“You may want to make sure that you’re balancing the amount of energy that comes onto the grid versus the energy that’s coming off the grid,” [Matthew Moniot of the National Renewable Energy Laboratory] said. “As long as you have educated drivers and customers—which is going to be a hard part—there’s a lot of room for EVs to participate in this balancing act in a favorable manner.”

So, California will be counting on wind and solar to meet the increased demand over the next 29 years when the required energy generation will need to be doubled. They plan to do this without one of the safest and cleanest forms of energy generation—nuclear power.

One can only assume this mentality will spread across the rest of the blue states. What could go wrong?

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Just last year, Law Enforcement Today reported on issues with the California power grid. For more on that, we invite you to:


SAN FRANCISCO, CA – Californians locked into an unwanted game of tag with utility companies on Monday, August 17th. Only a flick of a light switch could tell if they were “it.” 

Since Friday, August 14th, three million homes have been plunged into darkness on a rotating basis, as the power grid hits capacity, and the state’s grid operator initiates rolling blackouts in a desperate attempt to keep the system from collapsing. 

It has generated widespread confusion… and countless calls for service to police departments.

“People are afraid,” said one officer.  “They don’t know what to expect and with all of the civil unrest – they’re worried about what’s to come.”

Energy experts say a heat wave was the catalyst. The hotter weather had people turning up the air conditioning, only to find out the state’s power grid can’t handle that level of consumer demand.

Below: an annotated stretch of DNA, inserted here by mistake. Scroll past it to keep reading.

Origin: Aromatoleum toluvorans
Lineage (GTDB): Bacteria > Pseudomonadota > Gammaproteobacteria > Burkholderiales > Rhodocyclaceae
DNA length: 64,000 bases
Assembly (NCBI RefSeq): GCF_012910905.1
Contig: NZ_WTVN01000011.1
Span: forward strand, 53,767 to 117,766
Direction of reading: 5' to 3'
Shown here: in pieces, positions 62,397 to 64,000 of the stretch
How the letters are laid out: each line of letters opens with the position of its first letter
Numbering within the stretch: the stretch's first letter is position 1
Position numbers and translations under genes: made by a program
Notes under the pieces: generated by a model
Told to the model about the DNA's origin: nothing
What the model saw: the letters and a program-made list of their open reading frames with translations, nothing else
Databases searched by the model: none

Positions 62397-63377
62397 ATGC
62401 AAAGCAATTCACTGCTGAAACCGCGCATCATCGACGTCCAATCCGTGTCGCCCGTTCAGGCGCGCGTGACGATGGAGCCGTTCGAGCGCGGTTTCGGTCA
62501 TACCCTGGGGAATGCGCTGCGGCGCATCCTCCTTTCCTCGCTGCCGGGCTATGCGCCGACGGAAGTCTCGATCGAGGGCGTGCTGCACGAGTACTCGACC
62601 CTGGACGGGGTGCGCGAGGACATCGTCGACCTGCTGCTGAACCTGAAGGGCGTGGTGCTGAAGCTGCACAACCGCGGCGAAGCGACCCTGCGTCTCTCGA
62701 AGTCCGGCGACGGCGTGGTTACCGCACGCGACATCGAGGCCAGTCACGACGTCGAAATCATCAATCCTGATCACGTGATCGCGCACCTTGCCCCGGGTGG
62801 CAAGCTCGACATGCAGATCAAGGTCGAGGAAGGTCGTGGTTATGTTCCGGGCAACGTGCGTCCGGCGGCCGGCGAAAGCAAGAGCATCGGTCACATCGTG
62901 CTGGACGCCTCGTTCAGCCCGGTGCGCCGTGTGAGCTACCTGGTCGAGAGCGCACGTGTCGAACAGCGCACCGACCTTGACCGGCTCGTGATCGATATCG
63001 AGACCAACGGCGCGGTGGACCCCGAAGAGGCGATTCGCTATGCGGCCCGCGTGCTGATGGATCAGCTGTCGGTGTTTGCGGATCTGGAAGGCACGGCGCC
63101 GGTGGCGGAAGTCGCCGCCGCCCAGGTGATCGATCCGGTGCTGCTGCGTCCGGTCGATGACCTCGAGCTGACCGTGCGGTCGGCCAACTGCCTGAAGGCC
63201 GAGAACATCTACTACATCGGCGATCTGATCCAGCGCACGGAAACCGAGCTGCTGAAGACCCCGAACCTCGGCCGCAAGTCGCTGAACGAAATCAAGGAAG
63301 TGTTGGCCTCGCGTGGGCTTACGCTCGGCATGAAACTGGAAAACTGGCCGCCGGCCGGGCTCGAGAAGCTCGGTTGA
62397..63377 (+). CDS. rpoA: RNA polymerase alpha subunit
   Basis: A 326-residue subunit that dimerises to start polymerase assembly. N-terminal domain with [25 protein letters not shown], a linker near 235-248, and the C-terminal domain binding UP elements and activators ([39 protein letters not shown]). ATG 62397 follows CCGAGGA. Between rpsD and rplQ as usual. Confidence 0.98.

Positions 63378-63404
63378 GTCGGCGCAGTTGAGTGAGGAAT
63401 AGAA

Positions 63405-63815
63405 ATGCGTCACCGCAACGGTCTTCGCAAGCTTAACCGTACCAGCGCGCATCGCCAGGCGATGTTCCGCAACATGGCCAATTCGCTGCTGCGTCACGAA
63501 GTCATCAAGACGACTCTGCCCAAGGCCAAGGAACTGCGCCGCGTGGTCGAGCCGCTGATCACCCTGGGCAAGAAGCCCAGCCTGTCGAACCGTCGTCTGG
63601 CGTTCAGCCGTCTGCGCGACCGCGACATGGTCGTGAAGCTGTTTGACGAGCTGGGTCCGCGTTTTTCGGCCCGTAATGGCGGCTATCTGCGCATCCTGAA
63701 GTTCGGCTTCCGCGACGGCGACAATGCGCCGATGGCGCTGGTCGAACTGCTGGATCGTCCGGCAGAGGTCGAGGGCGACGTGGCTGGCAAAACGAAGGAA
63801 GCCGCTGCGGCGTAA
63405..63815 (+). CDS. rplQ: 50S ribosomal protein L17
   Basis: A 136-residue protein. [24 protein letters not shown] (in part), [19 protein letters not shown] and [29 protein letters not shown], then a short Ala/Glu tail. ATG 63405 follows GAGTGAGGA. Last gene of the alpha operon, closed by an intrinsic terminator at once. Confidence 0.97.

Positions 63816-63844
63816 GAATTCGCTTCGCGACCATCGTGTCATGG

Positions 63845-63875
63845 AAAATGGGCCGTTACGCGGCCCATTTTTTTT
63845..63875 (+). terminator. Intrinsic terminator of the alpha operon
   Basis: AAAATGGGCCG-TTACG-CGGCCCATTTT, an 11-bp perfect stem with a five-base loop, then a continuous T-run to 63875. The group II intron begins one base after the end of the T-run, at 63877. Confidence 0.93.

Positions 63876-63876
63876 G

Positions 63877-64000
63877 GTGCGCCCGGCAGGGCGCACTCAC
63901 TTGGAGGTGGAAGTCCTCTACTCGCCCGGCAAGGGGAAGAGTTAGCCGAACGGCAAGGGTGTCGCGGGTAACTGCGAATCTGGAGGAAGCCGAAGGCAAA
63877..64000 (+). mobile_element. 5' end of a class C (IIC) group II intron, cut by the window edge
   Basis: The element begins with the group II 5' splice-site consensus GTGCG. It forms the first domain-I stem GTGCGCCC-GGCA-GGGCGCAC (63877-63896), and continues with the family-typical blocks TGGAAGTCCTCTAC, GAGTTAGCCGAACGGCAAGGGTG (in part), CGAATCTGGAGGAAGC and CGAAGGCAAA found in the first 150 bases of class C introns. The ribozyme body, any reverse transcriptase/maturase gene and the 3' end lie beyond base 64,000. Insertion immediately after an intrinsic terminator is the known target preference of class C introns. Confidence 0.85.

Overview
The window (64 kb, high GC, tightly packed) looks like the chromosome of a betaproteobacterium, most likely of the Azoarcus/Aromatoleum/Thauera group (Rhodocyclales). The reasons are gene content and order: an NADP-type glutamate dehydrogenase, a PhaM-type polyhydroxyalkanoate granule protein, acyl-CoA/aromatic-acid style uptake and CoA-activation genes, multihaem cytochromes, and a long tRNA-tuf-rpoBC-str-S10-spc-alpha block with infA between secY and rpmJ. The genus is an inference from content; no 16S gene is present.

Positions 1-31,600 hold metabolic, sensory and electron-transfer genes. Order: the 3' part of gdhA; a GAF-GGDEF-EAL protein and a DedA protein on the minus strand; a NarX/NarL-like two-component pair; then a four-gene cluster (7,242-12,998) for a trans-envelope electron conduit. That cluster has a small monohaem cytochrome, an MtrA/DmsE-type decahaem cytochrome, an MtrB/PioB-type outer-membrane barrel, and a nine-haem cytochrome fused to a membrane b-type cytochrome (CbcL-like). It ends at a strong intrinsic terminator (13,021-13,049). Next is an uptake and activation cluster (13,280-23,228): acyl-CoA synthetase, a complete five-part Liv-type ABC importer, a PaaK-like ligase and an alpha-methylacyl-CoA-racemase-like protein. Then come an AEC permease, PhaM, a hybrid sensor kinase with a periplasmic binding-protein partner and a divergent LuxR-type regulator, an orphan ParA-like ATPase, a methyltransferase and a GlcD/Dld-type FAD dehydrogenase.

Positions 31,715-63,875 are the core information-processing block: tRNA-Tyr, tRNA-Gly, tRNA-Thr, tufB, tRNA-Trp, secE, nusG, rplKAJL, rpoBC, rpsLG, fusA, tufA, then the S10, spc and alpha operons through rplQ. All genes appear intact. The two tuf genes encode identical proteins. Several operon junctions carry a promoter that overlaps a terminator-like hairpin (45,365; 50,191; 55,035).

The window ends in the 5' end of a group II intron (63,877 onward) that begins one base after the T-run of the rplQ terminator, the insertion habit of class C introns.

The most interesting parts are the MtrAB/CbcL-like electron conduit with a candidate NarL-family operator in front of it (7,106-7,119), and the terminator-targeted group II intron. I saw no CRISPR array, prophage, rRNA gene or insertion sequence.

What happened next came as a shock to Californians who are used to heat waves, but not used to forced shutdowns of their power supply. 

The California Independent System Operator, which manages the power grid, tweeted Friday night that a Stage 3 System Emergency had created the need for forced outages. 

According to Breitbart, officials blamed an:

“unexpected loss of a 470-megawatt power plant Saturday evening, as well as the loss of nearly 1,000 megawatts of wind power.” 

Utility companies had not imposed rolling blackouts in the state since 2001. 

Social media outlets immediately exploded with criticism.

A user going by “SaveCalifornia.com” pointed at politics to blame, tweeting:

“If there’s a “rolling blackout” in California, blame the Democrat politicians. Their 60+ years of virtual control in Sacramento should have given us a cheap, stable supply of electricity.”

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In Texas, a state representative tweeted: